Baptism, at its most practical level, means gaining membership to the Church. There would be few Anglicans or Christians however, who would regard Baptism as only that.
Baptism is a sacrament where God is at work, an outward and visible sign of the inward and invisible action in which God engages, as the person being baptised makes promises in the way that they seek to live and are then
washed in the waters of baptism. This marks the beginning of a new relationship with God and the person who has been baptised.
Who can be baptised?
Baptism is open to anyone who seeks to belong to the Anglican Church of Australia. Historically baptism has taken place when children are very young and not able to answer for themselves. When this happens, parents and godparents or sponsors make promises on the child’s behalf. Up until the last few decades, this would have been the norm. There are now many people who have not been baptised as a child. We now see many more people asking for baptism as adults.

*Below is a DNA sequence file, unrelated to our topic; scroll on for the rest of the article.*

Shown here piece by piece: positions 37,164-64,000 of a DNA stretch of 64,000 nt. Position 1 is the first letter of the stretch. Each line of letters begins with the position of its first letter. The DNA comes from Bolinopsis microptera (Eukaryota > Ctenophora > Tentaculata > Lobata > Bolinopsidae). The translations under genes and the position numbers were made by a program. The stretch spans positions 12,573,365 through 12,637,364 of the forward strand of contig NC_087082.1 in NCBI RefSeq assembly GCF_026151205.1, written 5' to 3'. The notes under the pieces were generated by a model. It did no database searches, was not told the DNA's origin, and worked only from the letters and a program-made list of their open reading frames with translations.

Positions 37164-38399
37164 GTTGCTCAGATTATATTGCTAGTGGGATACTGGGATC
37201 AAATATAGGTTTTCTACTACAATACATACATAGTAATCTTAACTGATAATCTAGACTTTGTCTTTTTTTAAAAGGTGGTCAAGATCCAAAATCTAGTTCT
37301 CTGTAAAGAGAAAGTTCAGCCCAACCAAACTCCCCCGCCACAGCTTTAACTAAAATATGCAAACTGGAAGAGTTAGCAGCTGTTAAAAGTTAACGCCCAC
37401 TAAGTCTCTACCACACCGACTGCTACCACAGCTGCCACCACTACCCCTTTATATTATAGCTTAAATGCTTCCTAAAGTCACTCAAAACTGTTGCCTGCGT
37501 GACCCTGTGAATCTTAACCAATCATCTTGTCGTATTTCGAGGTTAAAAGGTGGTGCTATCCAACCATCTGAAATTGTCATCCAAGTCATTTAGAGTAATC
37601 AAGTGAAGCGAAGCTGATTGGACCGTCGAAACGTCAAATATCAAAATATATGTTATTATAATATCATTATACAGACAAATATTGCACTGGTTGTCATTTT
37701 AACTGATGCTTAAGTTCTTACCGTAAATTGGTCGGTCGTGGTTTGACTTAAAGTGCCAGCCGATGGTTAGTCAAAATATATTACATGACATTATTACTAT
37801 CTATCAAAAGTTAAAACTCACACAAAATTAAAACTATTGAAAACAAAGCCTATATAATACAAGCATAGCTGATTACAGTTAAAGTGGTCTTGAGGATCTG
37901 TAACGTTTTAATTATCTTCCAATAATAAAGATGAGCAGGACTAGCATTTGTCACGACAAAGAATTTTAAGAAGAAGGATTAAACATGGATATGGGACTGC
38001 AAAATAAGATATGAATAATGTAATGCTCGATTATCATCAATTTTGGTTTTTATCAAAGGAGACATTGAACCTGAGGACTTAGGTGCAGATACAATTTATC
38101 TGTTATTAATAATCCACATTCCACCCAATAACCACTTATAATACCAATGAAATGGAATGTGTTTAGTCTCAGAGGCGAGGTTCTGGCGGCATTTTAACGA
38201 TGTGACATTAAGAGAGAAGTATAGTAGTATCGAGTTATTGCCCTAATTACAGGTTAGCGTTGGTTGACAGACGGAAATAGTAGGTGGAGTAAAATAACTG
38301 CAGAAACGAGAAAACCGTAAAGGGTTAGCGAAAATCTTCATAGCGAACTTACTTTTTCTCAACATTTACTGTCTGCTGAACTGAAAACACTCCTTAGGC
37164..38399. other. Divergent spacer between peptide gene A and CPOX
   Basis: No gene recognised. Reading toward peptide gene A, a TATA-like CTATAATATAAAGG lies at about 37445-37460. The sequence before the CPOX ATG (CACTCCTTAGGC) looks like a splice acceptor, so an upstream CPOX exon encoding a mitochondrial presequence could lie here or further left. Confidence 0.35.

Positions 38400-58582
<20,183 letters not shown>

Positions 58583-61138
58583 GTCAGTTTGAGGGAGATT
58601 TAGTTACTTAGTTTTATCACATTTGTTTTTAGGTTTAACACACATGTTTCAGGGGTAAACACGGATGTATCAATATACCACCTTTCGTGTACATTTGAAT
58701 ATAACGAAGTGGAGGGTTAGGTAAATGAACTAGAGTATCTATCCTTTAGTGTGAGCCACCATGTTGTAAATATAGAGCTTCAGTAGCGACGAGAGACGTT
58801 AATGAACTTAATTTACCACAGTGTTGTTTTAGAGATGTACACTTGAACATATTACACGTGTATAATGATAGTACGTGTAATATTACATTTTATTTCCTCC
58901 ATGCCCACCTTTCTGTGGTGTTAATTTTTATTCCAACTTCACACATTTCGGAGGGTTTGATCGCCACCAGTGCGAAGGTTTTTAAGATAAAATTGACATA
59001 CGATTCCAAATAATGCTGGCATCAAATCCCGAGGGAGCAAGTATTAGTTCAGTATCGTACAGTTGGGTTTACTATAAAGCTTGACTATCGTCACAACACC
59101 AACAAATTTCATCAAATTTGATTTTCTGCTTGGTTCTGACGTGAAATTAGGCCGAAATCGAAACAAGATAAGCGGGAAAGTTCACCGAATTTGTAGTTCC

What happens during baptism?
Baptism involves making promises before God about the way one chooses to live, stating your belief in God (the Apostles Creed), then being ritually washed by sprinkling or immerision with water which has been blessed, and having the sign of the cross made on you, sometimes with blessed oil.
Baptism in the Anglican Church is normally accepted as suitable for membership in any of the mainstream or orthodox Christian traditions.
The normal practice within the Anglican Church when a person has been baptised as a child is to be confirmed by the Bishop or Archbishop at a later time.